Update, 9 a.m. Thursday: State wildland firefighters working the Caribou Fire near Homer reported containment up to 20% Wednesday night, according to the Alaska Division of Forestry. Crews on Thursday will continue to work on the ground, with helicopter and aircraft support as needed, officials say.
Crews from multiple firefighting agencies worked Wednesday to contain a small wildland fire northeast of Homer as warm and dry conditions persist through much of Southcentral Alaska.
The Alaska Division of Forestry said crews performed an initial attack on what’s being called the Caribou Fire, about 23 miles from Homer and 2 miles west of the Fox River area at the head of Kachemak Bay.
As of 6:30 p.m., the fire was estimated to be about 13.3 acres and was remaining within the footprint established by air tankers dropping fire retardant. There are several structures nearby, the fire officials said, and there are about 27 “mostly primary off grid residences” within a mile of the wildfire’s perimeter.
“Currently the cause of the fire is under investigation and reportedly started near a residence,” Kenai fire management officer Howie Kent said in an update posted to the Division of Forestry’s Facebook page.
The fire was burning in what the forestry division described as a remote area not accessible by road, and no evacuations have been ordered. Multiple agencies were responding to the fire, including Kachemak Emergency Services, according to the Kenai Peninsula Borough.
The nearby communities of Voznesenka, Razdolna and Kachemak-Selo were notified of the fire, said Brenda Ahlberg, emergency manager for the borough. She said the borough used its emergency alert system to notify about 900 people in the area through landlines and cellphones.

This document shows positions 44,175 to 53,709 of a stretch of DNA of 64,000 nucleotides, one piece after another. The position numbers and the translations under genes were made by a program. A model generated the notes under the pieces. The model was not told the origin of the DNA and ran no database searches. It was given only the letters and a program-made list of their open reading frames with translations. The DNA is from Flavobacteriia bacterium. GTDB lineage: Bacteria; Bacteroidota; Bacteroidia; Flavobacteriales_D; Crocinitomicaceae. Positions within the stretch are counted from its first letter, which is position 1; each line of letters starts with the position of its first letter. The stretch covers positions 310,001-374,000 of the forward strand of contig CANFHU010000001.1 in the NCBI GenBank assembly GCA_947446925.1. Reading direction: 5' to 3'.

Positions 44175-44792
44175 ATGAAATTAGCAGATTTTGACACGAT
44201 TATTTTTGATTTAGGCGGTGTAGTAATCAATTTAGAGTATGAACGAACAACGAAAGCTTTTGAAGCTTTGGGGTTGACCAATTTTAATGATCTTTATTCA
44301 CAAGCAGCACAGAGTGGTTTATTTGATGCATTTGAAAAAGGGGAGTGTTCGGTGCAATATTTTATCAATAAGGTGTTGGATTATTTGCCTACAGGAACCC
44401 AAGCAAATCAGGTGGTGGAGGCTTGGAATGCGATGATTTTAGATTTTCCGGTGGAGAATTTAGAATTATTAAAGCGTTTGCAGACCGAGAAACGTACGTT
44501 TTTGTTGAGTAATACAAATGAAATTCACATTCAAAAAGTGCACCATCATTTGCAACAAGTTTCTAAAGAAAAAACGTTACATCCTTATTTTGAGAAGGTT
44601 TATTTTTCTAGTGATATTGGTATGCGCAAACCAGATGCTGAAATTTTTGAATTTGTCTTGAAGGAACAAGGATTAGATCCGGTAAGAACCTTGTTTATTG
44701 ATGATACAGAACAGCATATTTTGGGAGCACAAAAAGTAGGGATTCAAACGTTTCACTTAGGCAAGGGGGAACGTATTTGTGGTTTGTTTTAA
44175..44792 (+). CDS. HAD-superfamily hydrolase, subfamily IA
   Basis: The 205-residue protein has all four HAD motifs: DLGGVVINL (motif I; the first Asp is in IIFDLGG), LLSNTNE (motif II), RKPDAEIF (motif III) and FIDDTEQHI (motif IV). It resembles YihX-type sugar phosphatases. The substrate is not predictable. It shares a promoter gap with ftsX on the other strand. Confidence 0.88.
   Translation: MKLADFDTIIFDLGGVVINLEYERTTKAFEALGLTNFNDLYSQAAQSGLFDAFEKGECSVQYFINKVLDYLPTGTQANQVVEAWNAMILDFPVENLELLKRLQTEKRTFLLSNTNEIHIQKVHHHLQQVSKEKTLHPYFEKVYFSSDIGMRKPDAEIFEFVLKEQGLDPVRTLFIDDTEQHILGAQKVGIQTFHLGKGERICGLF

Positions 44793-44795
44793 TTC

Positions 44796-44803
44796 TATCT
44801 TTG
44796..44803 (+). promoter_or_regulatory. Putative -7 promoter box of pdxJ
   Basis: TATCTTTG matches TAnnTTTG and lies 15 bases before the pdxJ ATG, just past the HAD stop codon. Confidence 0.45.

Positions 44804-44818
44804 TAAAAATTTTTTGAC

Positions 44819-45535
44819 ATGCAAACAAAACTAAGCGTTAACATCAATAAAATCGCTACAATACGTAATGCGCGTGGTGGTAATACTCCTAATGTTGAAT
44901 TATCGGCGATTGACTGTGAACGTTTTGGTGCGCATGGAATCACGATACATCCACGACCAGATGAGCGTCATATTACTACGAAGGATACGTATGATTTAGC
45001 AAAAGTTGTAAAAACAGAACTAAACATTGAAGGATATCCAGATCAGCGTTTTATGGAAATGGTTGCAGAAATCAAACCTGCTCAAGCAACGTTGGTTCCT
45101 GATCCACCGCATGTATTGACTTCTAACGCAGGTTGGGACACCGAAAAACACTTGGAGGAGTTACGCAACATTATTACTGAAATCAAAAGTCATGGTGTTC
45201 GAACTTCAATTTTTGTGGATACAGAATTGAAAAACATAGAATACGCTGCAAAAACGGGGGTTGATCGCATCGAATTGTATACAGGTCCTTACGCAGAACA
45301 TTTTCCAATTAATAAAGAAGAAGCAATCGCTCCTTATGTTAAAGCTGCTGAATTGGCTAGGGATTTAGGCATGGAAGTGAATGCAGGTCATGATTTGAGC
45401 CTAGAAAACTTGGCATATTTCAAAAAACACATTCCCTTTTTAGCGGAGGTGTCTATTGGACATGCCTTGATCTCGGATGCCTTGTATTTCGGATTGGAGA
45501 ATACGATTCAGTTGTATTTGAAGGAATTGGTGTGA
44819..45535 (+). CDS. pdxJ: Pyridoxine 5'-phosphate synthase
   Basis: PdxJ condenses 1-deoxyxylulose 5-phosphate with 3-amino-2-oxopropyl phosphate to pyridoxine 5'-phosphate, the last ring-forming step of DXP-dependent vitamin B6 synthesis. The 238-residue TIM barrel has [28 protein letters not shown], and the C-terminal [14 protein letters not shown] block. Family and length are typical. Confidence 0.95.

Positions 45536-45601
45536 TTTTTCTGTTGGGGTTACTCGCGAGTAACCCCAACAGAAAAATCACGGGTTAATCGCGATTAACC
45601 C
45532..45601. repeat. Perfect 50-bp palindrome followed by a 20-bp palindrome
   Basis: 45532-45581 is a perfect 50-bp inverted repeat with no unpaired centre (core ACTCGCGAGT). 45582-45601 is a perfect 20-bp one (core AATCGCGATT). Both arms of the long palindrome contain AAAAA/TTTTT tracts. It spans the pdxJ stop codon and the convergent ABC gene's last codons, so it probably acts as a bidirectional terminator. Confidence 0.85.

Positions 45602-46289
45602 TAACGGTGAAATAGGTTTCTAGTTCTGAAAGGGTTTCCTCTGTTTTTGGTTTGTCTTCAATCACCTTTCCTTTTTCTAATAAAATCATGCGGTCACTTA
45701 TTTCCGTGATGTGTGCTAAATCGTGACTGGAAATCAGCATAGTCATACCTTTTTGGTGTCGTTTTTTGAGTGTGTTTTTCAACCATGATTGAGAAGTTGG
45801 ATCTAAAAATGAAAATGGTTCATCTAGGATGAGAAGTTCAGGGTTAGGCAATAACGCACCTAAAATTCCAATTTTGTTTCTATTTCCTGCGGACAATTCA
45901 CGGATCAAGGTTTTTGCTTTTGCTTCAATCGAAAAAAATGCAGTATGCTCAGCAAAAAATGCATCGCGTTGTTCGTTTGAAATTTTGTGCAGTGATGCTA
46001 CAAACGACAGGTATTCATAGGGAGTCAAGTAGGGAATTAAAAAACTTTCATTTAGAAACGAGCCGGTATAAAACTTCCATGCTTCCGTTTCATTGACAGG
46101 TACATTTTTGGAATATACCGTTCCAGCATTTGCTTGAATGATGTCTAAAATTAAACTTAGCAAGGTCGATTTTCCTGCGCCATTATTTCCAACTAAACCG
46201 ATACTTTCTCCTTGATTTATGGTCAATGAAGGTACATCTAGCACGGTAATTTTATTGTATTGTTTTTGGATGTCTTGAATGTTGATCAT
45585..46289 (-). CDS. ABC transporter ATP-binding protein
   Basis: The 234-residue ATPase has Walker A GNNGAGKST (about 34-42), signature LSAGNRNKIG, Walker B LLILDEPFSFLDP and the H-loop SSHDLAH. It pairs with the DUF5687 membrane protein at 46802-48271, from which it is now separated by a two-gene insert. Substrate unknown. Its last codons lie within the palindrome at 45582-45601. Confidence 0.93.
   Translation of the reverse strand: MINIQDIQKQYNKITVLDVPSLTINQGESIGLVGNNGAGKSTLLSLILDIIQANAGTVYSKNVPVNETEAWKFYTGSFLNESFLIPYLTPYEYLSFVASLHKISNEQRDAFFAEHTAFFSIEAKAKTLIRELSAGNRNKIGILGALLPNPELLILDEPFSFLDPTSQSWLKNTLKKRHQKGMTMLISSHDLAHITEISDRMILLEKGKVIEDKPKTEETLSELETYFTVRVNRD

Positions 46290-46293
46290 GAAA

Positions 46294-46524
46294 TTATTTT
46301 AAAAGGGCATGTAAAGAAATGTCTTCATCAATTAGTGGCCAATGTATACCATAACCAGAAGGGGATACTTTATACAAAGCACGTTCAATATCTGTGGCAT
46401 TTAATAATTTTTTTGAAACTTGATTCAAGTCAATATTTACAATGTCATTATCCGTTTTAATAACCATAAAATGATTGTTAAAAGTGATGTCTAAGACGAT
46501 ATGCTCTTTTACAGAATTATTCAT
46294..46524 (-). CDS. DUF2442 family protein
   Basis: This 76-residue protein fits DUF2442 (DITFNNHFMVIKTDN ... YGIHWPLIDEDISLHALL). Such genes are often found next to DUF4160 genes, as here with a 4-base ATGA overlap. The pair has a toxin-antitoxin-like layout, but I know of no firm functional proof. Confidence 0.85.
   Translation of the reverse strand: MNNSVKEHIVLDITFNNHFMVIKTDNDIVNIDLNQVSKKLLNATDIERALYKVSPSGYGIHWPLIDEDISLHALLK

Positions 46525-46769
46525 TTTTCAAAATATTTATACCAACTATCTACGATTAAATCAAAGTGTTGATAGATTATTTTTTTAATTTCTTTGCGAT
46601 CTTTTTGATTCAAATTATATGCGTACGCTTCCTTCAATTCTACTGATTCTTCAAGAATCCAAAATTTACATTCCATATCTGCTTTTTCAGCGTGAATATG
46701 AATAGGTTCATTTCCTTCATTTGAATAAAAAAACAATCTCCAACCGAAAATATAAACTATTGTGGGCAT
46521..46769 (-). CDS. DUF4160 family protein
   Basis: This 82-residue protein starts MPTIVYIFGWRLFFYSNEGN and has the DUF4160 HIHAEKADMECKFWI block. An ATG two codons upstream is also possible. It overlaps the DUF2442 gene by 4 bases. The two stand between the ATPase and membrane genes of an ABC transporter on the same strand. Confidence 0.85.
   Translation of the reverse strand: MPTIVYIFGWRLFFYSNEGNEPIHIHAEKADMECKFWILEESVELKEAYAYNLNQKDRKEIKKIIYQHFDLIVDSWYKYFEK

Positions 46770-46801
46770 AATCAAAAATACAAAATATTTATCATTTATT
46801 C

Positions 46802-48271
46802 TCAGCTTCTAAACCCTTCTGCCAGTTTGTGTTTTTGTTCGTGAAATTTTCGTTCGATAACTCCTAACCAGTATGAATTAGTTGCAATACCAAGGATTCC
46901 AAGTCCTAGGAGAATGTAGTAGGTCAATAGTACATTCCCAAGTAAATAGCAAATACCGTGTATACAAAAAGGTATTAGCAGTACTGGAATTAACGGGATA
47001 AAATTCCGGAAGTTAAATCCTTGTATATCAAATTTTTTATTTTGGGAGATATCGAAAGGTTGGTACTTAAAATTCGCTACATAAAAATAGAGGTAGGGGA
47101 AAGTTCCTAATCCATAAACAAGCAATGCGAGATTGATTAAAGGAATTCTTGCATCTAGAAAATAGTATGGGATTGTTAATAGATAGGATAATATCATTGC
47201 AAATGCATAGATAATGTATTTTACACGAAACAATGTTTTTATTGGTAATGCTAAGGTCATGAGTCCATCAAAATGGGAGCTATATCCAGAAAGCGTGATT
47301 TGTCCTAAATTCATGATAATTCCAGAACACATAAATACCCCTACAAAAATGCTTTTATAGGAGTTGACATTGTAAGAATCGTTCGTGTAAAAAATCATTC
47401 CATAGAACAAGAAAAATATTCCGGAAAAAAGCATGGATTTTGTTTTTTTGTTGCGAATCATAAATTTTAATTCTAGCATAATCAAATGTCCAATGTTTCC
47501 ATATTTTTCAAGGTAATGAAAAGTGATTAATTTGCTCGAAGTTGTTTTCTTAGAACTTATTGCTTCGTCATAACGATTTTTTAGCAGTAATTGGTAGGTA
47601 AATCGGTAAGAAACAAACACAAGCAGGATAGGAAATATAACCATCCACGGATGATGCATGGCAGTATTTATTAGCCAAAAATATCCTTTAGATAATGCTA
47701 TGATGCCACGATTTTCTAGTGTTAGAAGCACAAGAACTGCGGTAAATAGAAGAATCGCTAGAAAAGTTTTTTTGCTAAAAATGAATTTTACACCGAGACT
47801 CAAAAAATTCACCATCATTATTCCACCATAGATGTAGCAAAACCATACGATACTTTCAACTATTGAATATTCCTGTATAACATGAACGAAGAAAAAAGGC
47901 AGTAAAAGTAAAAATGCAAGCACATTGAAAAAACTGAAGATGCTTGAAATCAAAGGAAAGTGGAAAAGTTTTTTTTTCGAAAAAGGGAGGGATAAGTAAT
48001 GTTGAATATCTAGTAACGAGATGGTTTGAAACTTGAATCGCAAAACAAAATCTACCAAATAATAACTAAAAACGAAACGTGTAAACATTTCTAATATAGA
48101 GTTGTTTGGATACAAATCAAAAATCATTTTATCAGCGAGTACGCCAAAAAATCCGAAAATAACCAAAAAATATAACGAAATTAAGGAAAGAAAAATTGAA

Kent noted that the area hasn’t seen significant rainfall in more than a month, creating notably dry conditions, and asked people to “please follow the burn permit suspensions and other wildfire related advisories in your area.”
As part of the initial response to the wildfire, two air tankers dumped retardant on the ground around it, the forestry division said in an online report. The division deployed 12 smokejumpers to work on the ground, while three helicopters worked to drop buckets of water on the wildfire, as well as shuttle members of the Pioneer Peak Interagency Hotshot Crew to the scene.
The hotshots were already in the area, having responded to another fire east of Homer a week earlier. Kale Casey, an information officer with the forestry division, said that made the response easier and faster.
Another factor working in the division’s favor was the fact that both air tankers were available to be used on the fire. Normally, Casey said one of them is in Fairbanks.
“So we have extra resources,” he said.
A burn suspension has been in place on the Kenai Peninsula since May 10 as unusually dry and warm conditions for this time of year persist in much of Southcentral Alaska.
The Municipality of Anchorage has been under a burn ban since this past Friday, and the National Weather Service issued a “fire weather watch” for the Anchorage area that begins Friday morning and last through Saturday evening for conditions that could heighten the possibility of fires igniting and spreading.
[Correction: An earlier version of this story incorrectly reported that the last fire in the Homer area happened less than a week ago. It occurred one week ago.]